There is a legend, derived from a 1716 Latin poem Carmen Caffaeum, written by a Frenchman, Guillume Massieu, about an Arabian goatherd named Kaldi. In fact, all the legends of coffee guide us to Arabia, and the city of Mocha as the birthplace of coffee. This was codified when Carl Linnaeus, ennobled coffee as Coffea Arabica in his 1753, Species Plantarum....
ETHIOPIA SIDAMO NATURAL SUN-DRIED
There is a legend, derived from a 1716 Latin poem Carmen Caffaeum, written by a Frenchman, Guillume Massieu, about an Arabian goatherd named Kaldi. In fact, all the legends of coffee guide us to Arabia, and the city of Mocha as the birthplace of coffee. This was codified when Carl Linnaeus, ennobled coffee as Coffea Arabica in his 1753, Species Plantarum. The thing is, as we now understand it; Ethiopia is the historical home of coffee. Old Carl, had it wrong, and the bean should have been named Coffea Æthiopica, but, with more than 260 years of usage it’s all water-under-the-bridge now. The name of the species is Coffea Arabica and that’s that.
Coffee may have been first found in the old Ethiopian province of Kaffa, now Kefa, in the Southern Nations, Nationalities, and Peoples' Region (SNNPR) in the southwestern highlands. Some, though I am not among these, believe that Coffee takes its name from this geographical place. The coffee culture of Ethiopia dates to a time when the fruit was chewed for its stimulating properties centuries before the seeds were roasted, ground and brewed. Mixing ground coffee with clarified butter (ghee) is an ancient and continuing practice in parts of rural Ethiopia, and has reemerged in beverage form in current US coffee culture as Bulletproof Coffee.
The origin of coffee roasting is still obscure. Carbonized beans from the Ras Al Khaimah tell indicate that coffee was already a commodity of commerce in the Persian Gulf region by the 12th Century AD. While the earliest extant implements for roasting date from the 15th century Ottoman Empire, there is a very old oral history of coffee roasting in Ethiopia as well. When Latinizing a local language often a single place name may have alternate spellings depending on the transliteration. The Sidama peoples, of the ancient Kingdom of Sidama became the province of Sidamo in Ethiopia’s south/central west. It was bordered by Kenya on the south, Somalia on the east, Gamu-Gofa on the west, and on the North by Shewa.and the north-east by Bale.It has an agrarian history rich in coffee growing.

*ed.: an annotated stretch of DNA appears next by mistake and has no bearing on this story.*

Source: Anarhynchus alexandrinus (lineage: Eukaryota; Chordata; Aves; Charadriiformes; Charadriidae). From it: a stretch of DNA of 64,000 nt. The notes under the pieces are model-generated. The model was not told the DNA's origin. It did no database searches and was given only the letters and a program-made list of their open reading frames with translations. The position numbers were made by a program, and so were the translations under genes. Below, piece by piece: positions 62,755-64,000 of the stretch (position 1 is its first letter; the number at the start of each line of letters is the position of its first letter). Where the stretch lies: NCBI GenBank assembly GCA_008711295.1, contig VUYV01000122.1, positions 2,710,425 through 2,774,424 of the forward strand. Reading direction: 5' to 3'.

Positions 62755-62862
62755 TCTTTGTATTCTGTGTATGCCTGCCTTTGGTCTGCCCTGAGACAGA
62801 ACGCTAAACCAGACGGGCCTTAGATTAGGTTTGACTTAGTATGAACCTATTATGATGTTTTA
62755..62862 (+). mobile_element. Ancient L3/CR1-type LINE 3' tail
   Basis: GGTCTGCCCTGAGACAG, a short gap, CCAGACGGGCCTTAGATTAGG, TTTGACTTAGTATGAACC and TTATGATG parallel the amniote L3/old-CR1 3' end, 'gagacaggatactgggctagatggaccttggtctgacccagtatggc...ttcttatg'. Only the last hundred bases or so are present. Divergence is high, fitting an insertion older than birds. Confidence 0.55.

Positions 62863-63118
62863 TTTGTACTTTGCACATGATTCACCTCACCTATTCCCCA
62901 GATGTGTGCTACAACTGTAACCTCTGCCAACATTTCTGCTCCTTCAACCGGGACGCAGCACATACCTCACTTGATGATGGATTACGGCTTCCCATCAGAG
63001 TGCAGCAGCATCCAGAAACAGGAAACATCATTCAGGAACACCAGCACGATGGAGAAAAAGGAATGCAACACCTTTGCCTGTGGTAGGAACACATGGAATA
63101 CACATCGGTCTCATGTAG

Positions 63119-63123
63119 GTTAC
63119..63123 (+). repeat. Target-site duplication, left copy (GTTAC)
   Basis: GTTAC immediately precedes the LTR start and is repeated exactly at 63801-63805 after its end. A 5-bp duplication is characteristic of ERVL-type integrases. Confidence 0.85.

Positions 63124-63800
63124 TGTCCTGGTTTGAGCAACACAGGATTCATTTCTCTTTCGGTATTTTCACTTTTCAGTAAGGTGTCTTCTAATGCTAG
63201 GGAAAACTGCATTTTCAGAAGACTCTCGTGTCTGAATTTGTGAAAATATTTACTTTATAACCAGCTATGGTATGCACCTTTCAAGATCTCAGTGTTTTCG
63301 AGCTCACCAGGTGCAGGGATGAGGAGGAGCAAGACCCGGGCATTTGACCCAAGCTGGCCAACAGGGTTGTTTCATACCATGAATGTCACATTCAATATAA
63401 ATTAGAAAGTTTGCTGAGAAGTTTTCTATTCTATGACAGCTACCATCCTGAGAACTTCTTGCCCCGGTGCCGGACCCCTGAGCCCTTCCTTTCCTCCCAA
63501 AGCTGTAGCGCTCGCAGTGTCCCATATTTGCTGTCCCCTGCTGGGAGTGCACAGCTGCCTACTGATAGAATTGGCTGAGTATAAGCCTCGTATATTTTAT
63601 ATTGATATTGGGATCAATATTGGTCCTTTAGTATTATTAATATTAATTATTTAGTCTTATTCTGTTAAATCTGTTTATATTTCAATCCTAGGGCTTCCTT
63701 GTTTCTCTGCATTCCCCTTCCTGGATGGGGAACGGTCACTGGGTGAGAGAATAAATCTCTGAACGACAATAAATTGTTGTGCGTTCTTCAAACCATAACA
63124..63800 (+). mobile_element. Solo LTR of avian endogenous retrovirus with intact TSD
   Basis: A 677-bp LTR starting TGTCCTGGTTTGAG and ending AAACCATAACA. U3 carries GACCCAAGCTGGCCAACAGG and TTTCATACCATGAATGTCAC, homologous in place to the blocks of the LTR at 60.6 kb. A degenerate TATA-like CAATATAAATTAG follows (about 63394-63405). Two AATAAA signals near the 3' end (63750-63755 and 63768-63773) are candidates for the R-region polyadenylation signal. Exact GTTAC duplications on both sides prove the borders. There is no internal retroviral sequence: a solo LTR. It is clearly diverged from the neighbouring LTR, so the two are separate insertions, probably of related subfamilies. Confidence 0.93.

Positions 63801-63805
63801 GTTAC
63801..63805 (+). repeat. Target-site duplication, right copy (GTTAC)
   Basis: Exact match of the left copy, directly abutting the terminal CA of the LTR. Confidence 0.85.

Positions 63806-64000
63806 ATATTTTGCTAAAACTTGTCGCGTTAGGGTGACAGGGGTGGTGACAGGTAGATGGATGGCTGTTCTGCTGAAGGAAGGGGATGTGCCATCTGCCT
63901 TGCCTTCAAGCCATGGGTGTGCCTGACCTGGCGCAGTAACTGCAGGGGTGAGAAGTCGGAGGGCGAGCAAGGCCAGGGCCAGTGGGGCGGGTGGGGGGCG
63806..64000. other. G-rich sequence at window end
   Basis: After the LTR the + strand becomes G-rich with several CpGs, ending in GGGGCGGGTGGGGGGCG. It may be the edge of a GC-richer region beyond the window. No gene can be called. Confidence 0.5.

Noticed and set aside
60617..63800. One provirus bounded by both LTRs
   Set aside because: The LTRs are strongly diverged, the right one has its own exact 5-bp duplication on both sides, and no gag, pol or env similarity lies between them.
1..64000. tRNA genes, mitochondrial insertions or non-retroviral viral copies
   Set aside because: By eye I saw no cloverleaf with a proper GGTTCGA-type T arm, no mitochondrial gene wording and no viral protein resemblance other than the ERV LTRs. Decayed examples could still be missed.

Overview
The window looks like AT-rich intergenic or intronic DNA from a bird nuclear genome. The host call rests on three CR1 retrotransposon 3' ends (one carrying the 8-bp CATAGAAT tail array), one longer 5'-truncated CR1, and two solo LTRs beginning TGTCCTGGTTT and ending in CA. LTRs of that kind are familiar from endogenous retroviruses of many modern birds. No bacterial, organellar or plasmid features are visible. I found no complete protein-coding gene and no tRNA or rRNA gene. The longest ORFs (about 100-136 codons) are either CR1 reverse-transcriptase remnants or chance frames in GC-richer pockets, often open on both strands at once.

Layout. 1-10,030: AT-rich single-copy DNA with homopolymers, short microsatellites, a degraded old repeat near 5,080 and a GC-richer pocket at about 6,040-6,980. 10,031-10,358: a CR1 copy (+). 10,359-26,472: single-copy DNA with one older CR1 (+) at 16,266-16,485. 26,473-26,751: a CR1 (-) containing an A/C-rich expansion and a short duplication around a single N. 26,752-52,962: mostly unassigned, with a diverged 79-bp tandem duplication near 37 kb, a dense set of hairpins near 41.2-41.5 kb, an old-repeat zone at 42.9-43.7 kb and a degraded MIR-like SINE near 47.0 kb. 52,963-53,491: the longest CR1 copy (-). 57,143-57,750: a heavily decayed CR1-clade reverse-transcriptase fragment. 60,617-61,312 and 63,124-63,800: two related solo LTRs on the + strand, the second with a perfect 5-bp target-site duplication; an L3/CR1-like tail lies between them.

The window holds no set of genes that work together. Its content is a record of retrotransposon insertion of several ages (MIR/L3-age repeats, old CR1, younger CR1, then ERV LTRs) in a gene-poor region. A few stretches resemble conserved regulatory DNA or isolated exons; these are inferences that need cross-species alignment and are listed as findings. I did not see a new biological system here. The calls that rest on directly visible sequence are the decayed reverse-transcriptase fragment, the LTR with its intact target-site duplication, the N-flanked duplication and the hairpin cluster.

Much of the hundred years between 1889-1995 were years of political and economic hardship and upheaval for the region, beginning with the first Italian invasion in 1889, and ending with the adoption of the 1995 Constitution of Ethiopia. Under the new constitution Sidamo has been divided between the Southern Peoples Region, the Oromia region the Somali Region of Ethiopia.
In some areas coffee names can still be somewhat elastic. Domestic demand, wide variations in processing methods, a profusion of micro-climates, the diversity of terrain, and the porosity of internal boundaries all contribute to the blurring of Ethiopia’s internal map-lines, making her coffee landscape a potentially difficult one to navigate for buyers in terms of traceability, and transparency. It would be helpful if The Ethiopian Commodity Exchange (ECX) stepped in and sorted things out, but until they, or another government agency with authority does it there will continue to be some confusion in market names, and it has been pointed out to me by friends that this confusion may be perpetuated in part because it is good for business.
ECX) lists contracts for spot purchases. Coffee purchased through the ECX are not traceable back to the farm, only to the exchange. Purchases can be made directly from Farms and cooperatives for the purposes of traceability.
Coffee in Ethiopia is graded based by the way the coffee is green processed. Ethiopian produces both Natural sun-dried, and washed coffee. This coffee is a Natural sun-dried type grown at 1,500-2,200m (about 4,900-7,200ft). Washed (wet) coffees are graded 1-2. Natural (dry) process coffees are graded 3-5. Ethiopia Sidamo Naturals GR3 grow on a Savanna (an ecosystem characterized by grasslands and trees small enough or widely spaced enough to allow sunlight to reach the floor of the forest) of Central-western Ethiopia. Sidamo is left long on the tree before picking. Our sun-rack dried Sidamo has risen in popularity in the American specialty trade in recent years perhaps because of its long contact time between fruit and seed which produces a cup of almost merlot-like coffee flavor.
We roast these excellent Ethiopias darker than our other African coffees, as we believe that the darker roast accents the coffee’s best qualities of taste and body. Gillies Ethiopia Sidamo Natural makes an excellent French Press Coffee, and is a delicious, and may I say “mysterious” single origin espresso.